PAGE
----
Taryn Tracey of Rancho Cucamonga calls hers "Baby." Vick Brown of Rancho Cucamonga calls hers "Muffy." I call mine "Moose."

During this Valentine's week, these pet monikers that we have improvised are not directed at our significant others. They are meant for those we often end up spending more time with - our four-wheeled companions.

Our relationships with our cars are clearly some of the most intense co-dependent relationships that most of us have in our lives, so perhaps it is not so odd that many of us choose to put a name to that vast amount of metal and fiberglass that we depend on so much.

When Andrew Barrett of Etiwanda was in the Marine Corps many years ago, he ended up naming his Honda Accord the "Hotel Honda." Back then, he found that he and his service buddies were often unable to pony up the cash for hotel rooms when they were on leave, so they would spend the night drinking and sleeping in the tiny Honda.

Unfortunately, he found that he was forced to take on "maid service" duties on several occasions when a few of his guests faced the consequences of drinking a little too much.

In some families, the tendency to name the family vehicle is encouraged at an early age. Sheri Shepherd's very creative children of Rancho Cucamonga dubbed their gold motor home "Goldilocks," the red Ford F-350 "Ms. Candy Apple," and their blue Mitsubishi "Grover," since it was the same color as the Sesame Street character with that name.


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In another nod to the same children's television show, Jean Bristol of Upland's children named their frog-colored motor home "The Kermit."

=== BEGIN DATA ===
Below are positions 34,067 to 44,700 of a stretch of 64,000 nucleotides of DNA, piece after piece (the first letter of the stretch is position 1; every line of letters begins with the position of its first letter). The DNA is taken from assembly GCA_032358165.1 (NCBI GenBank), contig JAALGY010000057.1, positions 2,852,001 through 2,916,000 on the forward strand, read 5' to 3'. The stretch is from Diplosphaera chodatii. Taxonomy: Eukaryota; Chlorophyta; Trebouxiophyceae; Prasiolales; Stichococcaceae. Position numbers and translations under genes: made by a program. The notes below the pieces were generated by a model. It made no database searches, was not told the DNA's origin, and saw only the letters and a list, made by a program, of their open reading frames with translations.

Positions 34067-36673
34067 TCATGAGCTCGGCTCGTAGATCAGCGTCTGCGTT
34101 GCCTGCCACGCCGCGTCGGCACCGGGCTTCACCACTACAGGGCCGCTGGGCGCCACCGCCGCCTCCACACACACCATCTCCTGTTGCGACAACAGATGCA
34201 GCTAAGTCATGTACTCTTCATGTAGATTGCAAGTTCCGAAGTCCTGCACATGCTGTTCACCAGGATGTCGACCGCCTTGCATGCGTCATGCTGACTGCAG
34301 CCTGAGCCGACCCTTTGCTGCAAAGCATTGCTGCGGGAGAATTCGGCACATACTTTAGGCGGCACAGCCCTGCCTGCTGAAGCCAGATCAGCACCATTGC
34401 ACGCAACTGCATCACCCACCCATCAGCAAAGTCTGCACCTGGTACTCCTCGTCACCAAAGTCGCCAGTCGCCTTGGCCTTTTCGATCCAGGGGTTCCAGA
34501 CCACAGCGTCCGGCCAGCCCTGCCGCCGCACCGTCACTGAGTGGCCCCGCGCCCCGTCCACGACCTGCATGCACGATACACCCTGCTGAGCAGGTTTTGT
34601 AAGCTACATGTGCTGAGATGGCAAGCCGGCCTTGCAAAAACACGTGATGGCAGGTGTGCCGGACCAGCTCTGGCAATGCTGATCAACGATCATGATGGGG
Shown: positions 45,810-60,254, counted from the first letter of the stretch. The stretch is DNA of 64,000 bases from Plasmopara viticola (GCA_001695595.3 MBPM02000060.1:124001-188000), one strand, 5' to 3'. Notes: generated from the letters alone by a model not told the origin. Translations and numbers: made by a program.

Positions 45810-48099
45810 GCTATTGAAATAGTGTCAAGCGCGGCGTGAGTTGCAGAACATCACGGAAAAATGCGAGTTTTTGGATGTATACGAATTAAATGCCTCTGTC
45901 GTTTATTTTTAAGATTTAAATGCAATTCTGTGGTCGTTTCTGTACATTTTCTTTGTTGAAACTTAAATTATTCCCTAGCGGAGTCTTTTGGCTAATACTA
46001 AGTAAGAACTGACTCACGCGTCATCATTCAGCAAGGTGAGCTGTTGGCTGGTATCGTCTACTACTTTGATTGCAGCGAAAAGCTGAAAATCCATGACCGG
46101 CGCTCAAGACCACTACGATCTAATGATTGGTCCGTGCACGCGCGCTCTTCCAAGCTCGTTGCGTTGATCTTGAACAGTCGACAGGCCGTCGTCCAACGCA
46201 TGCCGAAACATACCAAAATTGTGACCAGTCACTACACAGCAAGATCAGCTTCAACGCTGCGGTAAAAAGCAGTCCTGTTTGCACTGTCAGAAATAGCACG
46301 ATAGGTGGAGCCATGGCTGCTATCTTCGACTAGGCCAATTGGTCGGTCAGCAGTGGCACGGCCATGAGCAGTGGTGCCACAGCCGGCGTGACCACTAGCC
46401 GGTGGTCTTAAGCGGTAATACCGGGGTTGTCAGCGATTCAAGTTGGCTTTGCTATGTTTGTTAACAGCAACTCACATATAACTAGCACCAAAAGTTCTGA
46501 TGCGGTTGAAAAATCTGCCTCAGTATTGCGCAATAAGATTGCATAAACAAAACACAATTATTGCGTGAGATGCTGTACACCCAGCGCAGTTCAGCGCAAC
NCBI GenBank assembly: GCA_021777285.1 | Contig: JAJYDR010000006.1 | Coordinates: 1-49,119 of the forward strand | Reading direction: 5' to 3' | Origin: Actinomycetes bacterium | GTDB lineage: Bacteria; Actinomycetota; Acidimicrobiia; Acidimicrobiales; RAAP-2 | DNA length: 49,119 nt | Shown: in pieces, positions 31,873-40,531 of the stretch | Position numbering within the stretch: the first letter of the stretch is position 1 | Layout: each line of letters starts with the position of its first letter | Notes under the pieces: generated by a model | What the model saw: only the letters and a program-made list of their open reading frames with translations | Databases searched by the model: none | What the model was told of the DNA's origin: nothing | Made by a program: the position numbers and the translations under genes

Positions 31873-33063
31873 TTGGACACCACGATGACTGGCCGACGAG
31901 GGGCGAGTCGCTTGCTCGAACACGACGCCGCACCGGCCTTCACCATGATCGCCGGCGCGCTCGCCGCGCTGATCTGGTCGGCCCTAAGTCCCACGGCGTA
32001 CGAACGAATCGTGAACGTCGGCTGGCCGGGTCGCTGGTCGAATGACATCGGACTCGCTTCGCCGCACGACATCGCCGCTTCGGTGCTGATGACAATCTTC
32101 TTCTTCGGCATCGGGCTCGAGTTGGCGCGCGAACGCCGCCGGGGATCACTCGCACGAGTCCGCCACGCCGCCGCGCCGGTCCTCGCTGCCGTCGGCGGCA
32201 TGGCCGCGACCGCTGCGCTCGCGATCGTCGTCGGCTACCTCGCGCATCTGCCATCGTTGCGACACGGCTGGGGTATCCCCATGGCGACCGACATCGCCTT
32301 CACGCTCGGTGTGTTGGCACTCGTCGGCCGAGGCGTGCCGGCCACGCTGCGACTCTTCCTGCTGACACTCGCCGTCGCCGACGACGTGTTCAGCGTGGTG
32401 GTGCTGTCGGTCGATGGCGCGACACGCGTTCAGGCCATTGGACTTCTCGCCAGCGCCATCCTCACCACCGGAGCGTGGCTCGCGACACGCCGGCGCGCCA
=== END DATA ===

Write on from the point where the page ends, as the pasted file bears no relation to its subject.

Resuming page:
Loren Pearl of San Bernardino says that when his children Jessica and Brandon were young, they dubbed their blue Chevy pickup the "Otter Pop," as it was exactly the same color as the blue version of that frozen confection.

Jasmine Virwash of Upland and Julie Patch of Alta Loma each found that they called their big, older cars the traditional big, older car name: "Betsy." And when I asked Myrtle James of Upland why she simply referred to her car as "She," she explained that it was because, "She's a GOOD girl." Asked then if she would ever call her car "He" she added emphatically, "Oh no!"

The name I now use to refer to my own vehicle is "Moose."

Not like the cute, lovable, Bullwinkle-type moose; more like the lumbering, gluttonous beast-type moose. In just a couple of short years, my stylish, cool-looking, once wildly longed-for new toy that I used to call "The Bullet" has become little more to me than a gas-inhaling, wallet-draining monster - now that the polish is off the apple and prices are up at the pump.

Come to think of it, in light of all the things I've actually called my vehicle every time I've pulled into a gas station recently, calling it "Moose" could almost be considered a compliment.

Michelle Groh-Gordy is a longtime traffic school instructor and the owner of InterActive! Traffic School Online - www.trafficinteractive.com. Send questions to drivetime@sbsun.com or write to DriveTime c/o The Sun, 4030 N. Georgia Blvd., San Bernardino, CA 92407. Some reader questions will be answered in print.